September 2020


Michael Socrates Moran is the founder and artistic director of the Ubuntu Theater Project. He is an award-winning director and actor, having directed over 20 classics and world premieres. He has acted professionally in Boston, New York, and Chicago, and holds an M.F.A. in directing from UCSD. 

The title of your course is "Why Shakespeare Matters Today" which, of course, leads me to ask, why does Shakespeare matter today?

I think that Shakespeare's work, and particularly some of the plays that we'll be looking at, speaks to something eternal in the human condition, and how that manifests in society and politics, love and relationships, power and loss and grief. Looking at those plays and that eternal human condition in the context of the world we're living in now can reveal something underneath the surface, which I find incredibly enlivening and exciting. The paradoxes that Shakespeare's plays put forward are often resonant with the paradoxes we're all facing in the moment we're living in.

Why have you chosen Hamlet, Coriolanus and King Lear to showcase?

If I had millions of dollars and got to produce three Shakespeare plays, these would probably be the three that I would pick right now, because each of them speaks to something happening in America in this moment, refracting and reflecting the current world, but in different ways. There are particular lines and scenes, which we may all have perceived differently at an earlier point in our lives and now you wouldn’t quite hear the same way. For instance, there's the "a plague on both your houses,” the famous line in Romeo and Juliet.

The plague was a fairly common occurrence in Shakespeare's time and you can really see how it affected how and what he wrote. His relationship to death was probably different than our relationship to death and that manifests in these plays, not only in the realm of mortality, but also in the realm of order and disorder. One of the things that happens in a time of plague is that the order gets disordered and different things become possible and different things fall apart and there is a constant striving for renewal. I believe Coriolanus and King Lear were both written during plagues, and Hamlet, of course, was written right after he lost his son named Hamnet.

There’s also a major theme in Hamlet that I want to explore, which is poison — poison of society and the attempt to unearth it and the revelations surrounding it. Apocalypse means to unveil the curtain and Hamlet, you could argue, is all about that — a sort of revelation, of getting underneath and extracting what's behind the curtain. And then you can see, of course, all of the corruption and rot underneath — “something is rotten in the state of Denmark” — that's coming to the surface. And that is very applicable right now.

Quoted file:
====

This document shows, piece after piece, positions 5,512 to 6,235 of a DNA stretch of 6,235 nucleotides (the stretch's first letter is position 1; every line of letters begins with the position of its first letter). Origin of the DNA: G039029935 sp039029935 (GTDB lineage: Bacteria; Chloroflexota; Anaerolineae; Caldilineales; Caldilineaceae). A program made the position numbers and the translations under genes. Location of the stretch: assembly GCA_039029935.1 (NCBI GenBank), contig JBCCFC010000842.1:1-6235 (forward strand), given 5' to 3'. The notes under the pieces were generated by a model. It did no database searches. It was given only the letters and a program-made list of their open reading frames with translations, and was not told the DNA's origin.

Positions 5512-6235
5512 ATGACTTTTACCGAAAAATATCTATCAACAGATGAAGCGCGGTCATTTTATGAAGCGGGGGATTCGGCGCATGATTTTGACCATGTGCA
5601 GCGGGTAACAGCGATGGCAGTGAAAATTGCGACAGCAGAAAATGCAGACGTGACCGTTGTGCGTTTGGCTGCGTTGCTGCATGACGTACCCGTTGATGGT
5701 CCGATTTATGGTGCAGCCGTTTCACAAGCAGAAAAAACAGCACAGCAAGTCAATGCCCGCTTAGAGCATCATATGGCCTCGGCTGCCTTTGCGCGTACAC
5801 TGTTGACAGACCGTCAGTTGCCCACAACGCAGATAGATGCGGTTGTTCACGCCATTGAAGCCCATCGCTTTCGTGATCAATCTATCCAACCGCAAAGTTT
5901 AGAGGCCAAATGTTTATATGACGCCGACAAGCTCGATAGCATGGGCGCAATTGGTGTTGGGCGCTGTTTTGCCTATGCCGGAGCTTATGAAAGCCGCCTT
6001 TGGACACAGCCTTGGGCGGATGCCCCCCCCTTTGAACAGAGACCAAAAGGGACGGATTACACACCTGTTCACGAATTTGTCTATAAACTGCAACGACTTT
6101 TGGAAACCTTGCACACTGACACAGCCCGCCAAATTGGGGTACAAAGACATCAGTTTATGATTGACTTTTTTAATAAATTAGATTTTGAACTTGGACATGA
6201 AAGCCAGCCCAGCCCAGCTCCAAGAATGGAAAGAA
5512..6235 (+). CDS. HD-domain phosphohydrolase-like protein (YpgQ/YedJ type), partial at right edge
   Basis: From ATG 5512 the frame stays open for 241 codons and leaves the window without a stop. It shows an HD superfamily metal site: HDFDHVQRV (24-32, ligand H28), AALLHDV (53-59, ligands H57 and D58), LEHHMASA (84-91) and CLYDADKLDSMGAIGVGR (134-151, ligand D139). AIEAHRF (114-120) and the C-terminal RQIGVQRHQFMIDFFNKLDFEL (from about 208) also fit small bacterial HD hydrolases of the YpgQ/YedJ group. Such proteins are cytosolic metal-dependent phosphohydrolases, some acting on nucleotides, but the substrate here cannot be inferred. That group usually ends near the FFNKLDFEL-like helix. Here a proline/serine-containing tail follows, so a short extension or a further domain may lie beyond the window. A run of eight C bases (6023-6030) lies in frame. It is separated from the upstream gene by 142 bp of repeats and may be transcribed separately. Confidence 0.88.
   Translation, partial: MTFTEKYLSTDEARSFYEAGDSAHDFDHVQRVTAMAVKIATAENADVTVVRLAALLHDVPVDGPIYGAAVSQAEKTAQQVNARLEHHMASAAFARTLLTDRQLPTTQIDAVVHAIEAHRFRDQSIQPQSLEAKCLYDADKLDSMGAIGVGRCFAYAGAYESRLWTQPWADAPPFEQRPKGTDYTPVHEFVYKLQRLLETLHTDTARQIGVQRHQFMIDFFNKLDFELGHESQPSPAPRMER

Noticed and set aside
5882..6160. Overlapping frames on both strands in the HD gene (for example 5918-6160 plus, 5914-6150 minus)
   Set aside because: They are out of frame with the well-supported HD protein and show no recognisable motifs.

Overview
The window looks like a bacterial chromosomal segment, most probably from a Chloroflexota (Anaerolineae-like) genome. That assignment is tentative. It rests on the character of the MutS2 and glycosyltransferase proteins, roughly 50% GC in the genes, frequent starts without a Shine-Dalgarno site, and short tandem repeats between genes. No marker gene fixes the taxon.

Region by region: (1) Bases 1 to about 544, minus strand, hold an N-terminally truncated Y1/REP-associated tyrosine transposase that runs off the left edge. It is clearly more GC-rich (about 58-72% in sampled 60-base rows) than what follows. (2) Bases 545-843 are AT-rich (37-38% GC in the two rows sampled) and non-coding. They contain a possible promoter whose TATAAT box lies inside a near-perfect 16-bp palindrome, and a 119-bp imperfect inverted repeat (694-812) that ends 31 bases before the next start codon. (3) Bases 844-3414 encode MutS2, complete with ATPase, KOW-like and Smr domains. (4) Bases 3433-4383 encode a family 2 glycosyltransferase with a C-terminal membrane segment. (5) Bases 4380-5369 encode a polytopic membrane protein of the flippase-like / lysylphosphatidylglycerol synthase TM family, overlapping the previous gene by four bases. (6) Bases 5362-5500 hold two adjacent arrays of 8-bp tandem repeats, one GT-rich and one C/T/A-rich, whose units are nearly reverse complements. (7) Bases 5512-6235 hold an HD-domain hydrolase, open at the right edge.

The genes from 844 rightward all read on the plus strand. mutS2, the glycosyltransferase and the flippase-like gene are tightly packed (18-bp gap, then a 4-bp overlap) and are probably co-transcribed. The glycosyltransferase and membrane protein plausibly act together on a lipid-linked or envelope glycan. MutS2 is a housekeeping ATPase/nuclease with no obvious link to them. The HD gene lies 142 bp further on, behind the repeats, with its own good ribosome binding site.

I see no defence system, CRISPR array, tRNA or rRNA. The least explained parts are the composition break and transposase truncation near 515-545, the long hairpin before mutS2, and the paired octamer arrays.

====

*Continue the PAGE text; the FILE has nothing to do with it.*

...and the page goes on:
How do you approach the works in class?

I tell the class at the very beginning that my way into the work is primarily as an artist, not an academic. I look at the work as a director would look at a play, which largely focuses on the question: What does this play have to say to us now? How would this play yield certain revelations? How would we tackle that text now? I try to illuminate different choices in a production, in Hamlet say, that a director has to make and how those choices might reflect the world we're living in. By addressing it that way, it illuminates the revelations and paradoxes we encounter in the world around us. I take apart different moments, different acts and talk about it. What is complex is that on some level, you have to understand the foundational layer of the play in order to then get to the interpretation of the play — or what I would call the “interrogation” of the play so that it can live very presently, very bracingly for us right now.

For members who may have last read Shakespeare in high school, do they need to do anything to catch up prior to the start of class?

Honestly I don't think they need to do at all. I hope that the course sort of innately does two things. One, it speaks to the people who know these plays in their bones. The other is it will inspire people who always felt like these texts were kind of dry and dead and old. I think the way to do both of those things at once is to talk about and try to reveal how these plays speak to our exact current moment and the human struggle that we're all facing inside of this moment. I see them as a way to inspire a kind of inner life in us.

What do you hope members will take away from your class?

I think that’s a great question and it sort of gets to this larger question for me about "why theater, ever?" At its core, one of the things I worry about among the thousands of things going on in the world is that as a culture we deplete ourselves of our inner life and being connected to our inner life. And I think that really resonant art reconnects you to that sense of being alive inside. I hope that in this class, my own passion for why theater matters, and why Shakespeare matters today, might help inspire that part of people that feels excited about reconnecting to the parts of life are unquantifiable, that resonate inside.

As the founder and artistic director of a theater company, what do you hope will happen to theater on the other side of this crisis?

I am hopeful that whenever we come out on the other end of this that theater is going to change just because the world will have seismically shifted. Theater responds to the world in front of it or at least I believe it should. And so I believe it’s going to have a different feel and we're going to have a different feeling about America, a different feeling about ourselves. And I'm kind of excited about what that might look like. I think there's a lot of possibility there.